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How to become cyber resilient

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Despite the many cybercrimes we saw last year, many companies are not prepared in event of an attack. Cybersecurity is everyone’s responsibility and organisations need to train staff to ensure a security-savvy workforce.

This year, we have seen some of the most high-profile victims of cybercrime across the world, including the NHS in the UK, and the attack of Equifax that impacted of millions of people in several countries. The damage has not only cost companies’ money, it has also hit their reputations hard. Yet despite the impending threats and, as cybercriminals only become more commonplace and grow in severity and scale, it’s worrying that a significant number of companies feel unprepared to deal with such an attack.

While cybersecurity can be a large – and sometimes overwhelming – investment in both time and money, it’s the “new normal in what companies need to do in order to protect themselves” as Stephen Cobb, Senior Security Researcher at ESET, has commented.  And training for staff needs to be a big part of this “new normal”

Cybersecurity is everyone’s responsibility and organisations need to train staff to ensure they have a more empowered and security-savvy workforce.

Here are our tips for all organisations to consider:

  1. Know your enemy

For the workforce to protect itself against a wide range of threats, it first needs to know the enemy. Information about the most common threats like malware, phishing, ransomware and social engineering, as well as how they operate, could help allow employees to understand the problem and help them be less susceptible.

  1. Consider password safety

Frustration over creating and remembering passwords mean the vast majority of people use the same password for everything. It’s not just the same password for every account, but using the same password for everyone else.  The type of prompts users receive when creating passwords don’t help, and often mean people use easy and insecure passwords.

  1. Think before your click

This is one of the most underestimated threats – a form of psychological manipulation where cybercriminals trick people into handing over personal and sensitive information, usually through deceptive and fraudulent means.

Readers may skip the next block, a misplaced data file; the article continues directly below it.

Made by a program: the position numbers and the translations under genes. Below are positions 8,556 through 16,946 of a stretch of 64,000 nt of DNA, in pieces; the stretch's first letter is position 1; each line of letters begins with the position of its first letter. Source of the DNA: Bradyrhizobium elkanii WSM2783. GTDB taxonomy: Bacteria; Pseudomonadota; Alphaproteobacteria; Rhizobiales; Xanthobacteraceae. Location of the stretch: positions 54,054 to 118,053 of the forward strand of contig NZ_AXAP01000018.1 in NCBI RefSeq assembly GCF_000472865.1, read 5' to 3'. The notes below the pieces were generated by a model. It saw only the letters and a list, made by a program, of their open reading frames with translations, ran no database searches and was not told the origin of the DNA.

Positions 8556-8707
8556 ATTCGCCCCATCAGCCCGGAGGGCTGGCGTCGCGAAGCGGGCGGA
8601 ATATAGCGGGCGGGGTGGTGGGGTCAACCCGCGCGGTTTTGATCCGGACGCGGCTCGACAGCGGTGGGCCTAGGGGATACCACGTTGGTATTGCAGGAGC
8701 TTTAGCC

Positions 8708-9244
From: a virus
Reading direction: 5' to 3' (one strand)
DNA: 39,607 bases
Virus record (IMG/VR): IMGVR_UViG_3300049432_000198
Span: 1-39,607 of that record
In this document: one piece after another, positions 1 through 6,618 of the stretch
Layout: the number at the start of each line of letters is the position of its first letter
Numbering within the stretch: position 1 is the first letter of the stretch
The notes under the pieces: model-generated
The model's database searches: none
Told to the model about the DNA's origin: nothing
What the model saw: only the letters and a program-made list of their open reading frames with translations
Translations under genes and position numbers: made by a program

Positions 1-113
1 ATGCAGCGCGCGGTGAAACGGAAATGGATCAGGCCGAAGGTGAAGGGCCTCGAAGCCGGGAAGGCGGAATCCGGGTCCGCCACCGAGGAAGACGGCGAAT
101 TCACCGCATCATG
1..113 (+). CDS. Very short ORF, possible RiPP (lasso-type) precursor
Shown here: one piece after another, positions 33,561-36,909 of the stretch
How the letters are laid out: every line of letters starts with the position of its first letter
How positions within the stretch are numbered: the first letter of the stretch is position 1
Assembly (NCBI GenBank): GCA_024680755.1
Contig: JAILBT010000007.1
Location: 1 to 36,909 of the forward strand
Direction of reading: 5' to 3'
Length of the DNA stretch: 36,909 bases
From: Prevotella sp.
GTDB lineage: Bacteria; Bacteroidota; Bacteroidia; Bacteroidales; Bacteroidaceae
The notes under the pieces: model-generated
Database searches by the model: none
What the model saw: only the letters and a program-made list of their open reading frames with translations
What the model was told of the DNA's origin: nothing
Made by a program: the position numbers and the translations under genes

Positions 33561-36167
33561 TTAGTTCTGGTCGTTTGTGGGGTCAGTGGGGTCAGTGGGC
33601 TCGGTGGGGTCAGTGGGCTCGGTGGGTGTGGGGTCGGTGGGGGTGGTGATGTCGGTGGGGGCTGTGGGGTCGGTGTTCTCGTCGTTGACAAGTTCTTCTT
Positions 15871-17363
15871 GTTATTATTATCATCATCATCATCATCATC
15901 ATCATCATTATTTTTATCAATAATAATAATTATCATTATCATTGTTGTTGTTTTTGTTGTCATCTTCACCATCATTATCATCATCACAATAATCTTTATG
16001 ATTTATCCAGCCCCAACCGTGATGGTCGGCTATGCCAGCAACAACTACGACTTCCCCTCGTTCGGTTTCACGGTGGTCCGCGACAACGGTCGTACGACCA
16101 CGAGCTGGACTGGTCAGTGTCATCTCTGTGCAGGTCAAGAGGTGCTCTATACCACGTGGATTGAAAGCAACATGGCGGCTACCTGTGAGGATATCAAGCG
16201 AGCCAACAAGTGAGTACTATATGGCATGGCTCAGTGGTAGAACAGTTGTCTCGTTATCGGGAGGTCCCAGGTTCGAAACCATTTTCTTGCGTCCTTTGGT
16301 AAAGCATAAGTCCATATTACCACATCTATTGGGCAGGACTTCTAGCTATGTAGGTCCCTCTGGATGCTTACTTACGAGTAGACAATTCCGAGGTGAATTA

Here is one of the most common phishing scenarios: you receive an email that appears to be from your bank. It asks you to politely check the settings of your account and, via the included link, provide your credentials and further information.  But it’s not your bank that will receive your personal details – it will be the cybercriminals behind this attack.

  1. Remember that security is everyone’s responsibility

Every piece of awareness and information needs to be matched to actions for employees, regardless of department or level within your company. The C-suite, especially, needs to adhere to the rules, as they are often the juiciest target for cybercriminals.  Making colleagues realise not only how their actions can be detrimental for the entire company, but also spelling out how simple steps can keep everyone protected will create a sense of collective responsibility and help build collective security.

While companies need to wake up to threats from hackers, becoming cyber-resilient is a straightforward process. Realising that remaining secure is everyone’s responsibility means training staff in even the most basic skills should be a top priority.

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Android Go puts reliable smartphones in budget pockets

Nokia, Vodacom and Huawei have all launched entry-level smartphones running the Android Go edition, and all deliver a smooth experience, writes BRYAN TURNER.

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Three new and notable Android Go smartphones have recently hit the market, namely the Nokia 1, the Vodafone Smart Kicka 4 and the Huawei Y3 (2018). These phones run one of the most basic versions of Android while still delivering a fairly smooth user experience.

Historically, consumers purchasing smartphones in the budget bracket would have a hit-and-miss experience with processing speed, smoothness of user interface, and app stability. The Google-supported Android Go edition operating system optimises the user experience by stripping out non-important visual effects to speed up the phone. Thish allows for more memory to be used by apps. 

Google also ensures that all smartphones running Android Go will receive feature and security updates as they are released by Google. This is a major selling point for these smartphones, as users of this smartphone will always be running the latest software, with virtually no manufacturer bloatware.

Vodafone Smart Kicka 4

At the lowest entry-level, the Vodafone Smart Kicka 4 performs well as a communicator for emails and WhatsApp messages. The 4” screen represents a step up for entry-level Android phones, which were previously standardised at 3.5”.